The producers were protected with more tariffs, and by 1813 the import duty on Indian cotton goods stood at 85% (Alavi 1982: 56). As Alavi (1982: 56) argues:
“It was the wall of protection that made possible the survival and growth of the British cotton textile industry in the face of Indian competition and facilitated large capital investments in the industry. Without it, the English industry would have found it impossible to get a foothold in the home market, let alone abroad.”It was not until the widespread adoption of the spinning mule and then the mechanized power loom invented by Edmund Cartwright in 1784 that English textiles gradually became more competitive in the early decades of the 19th century.
From 1797–1819 British cotton textile manufacturers were still unable to compete. In 1815, the value of all Indian cotton goods coming into England was 1.3 million pounds (from 1741–1750, it had stood at 1.2 million points annually, at a time when domestic cotton textile competition was still largely non-existent). British producers asked for and obtained tariff increases on Indian cottons on 7 separate occasions in the years from 1797–1819.
In fact, even with the technological innovations, by start of 19th century Indian silk and cotton goods
“could be sold in the British market at a price between 50% and 60% lower than those fabricated in England. It consequently became necessary to protect the latter by duties of 70% to 80% on their value” (Das 1946: 313, quoting Mukerjee 1967).It was only the application of steam power in the period between 1815 to 1830 that allowed English textile goods to be competitive globally (Marks 2002: 100). The power loom, for instance, was initially limited by relying on water power, but by the beginning of the 19th century was able to use steam power (Moe 2007: 34).
The cost of British-made cotton cloth fell by 85%, but only from 1780 to 1850, and it was only in 1835 that steam power fueled 75% of the British cotton industry (Moe 2007: 35).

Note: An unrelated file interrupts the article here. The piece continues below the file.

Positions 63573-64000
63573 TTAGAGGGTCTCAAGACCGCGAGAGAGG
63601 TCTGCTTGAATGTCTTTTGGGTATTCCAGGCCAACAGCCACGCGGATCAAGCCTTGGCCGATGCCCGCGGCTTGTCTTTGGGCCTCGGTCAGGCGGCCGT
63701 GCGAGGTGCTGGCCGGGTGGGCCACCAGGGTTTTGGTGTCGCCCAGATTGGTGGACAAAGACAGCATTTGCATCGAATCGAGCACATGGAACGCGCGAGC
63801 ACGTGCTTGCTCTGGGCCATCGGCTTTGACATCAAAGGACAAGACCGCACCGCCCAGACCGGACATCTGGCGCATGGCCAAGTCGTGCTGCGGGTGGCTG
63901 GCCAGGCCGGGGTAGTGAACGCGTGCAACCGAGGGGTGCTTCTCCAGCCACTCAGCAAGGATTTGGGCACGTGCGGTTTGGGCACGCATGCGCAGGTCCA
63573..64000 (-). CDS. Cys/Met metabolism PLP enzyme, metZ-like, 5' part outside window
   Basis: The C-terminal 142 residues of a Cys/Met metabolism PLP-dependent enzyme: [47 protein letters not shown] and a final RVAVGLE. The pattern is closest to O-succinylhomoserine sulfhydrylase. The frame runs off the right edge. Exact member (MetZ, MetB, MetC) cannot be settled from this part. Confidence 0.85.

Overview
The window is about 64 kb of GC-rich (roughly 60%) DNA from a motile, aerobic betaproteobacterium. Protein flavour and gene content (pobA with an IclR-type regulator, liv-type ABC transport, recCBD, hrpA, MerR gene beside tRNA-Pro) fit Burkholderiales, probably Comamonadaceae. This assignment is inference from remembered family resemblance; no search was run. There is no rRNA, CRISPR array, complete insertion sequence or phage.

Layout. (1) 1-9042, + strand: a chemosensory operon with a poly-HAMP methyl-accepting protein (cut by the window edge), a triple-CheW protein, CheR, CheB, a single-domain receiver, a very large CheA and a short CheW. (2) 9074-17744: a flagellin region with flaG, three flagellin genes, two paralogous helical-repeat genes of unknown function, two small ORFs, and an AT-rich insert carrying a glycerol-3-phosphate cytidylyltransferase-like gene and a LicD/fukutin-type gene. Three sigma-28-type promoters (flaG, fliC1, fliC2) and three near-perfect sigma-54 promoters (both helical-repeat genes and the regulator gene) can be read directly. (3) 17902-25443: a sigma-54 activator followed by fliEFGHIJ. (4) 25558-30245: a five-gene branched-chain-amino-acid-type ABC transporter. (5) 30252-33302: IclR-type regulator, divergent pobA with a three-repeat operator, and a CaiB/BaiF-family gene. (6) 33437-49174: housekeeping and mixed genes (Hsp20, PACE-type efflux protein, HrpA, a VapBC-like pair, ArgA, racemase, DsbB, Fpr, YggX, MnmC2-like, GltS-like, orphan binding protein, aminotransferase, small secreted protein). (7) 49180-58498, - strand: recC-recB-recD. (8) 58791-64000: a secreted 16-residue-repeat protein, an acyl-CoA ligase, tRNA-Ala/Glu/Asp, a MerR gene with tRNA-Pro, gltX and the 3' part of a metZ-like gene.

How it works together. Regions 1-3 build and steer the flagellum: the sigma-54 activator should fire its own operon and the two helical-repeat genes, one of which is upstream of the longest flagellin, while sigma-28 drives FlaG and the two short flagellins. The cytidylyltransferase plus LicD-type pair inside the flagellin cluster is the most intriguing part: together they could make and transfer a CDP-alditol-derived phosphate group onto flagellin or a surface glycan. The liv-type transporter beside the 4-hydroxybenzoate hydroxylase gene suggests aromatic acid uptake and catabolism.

British textile goods probably became internationally competitive by the mid 1820s (when tariffs were still in place). The British protectionism that lasted until the 1820s allowed British goods to become competitive.
It is estimated that by 1820, 46% of Britain’s exports were cotton textile goods. These exports displaced India’s textile exports in world markets. Thus Britain itself had an “export-led” model of economic growth even in the early stages of the industrial revolution, by taking away the market share of India through technological innovation allowed by protectionism and tariffs.
Yet, according to classical free trade theory, the British should not have bothered to develop a textile manufacturing industry, if they were able get Indian cotton textile goods at a price 50 to 60% lower than domestic textiles. India did have a comparative advantage in production of cotton textiles even around 1810 when the British textile industry was developing. If real free trade had been implemented, the protective tariff would have been abolished and the market for British-made textiles at home would have collapsed. There would never have been a later opportunity to compete internationally.
Yet nobody can seriously deny that having a large productive textile industry was the foundation of Britain’s industrial revolution and in the long run good for the economy.
This is not the whole picture either, because from 1757 the British East Indian company won control of Bengal, the centre of Indian textile manufacturing.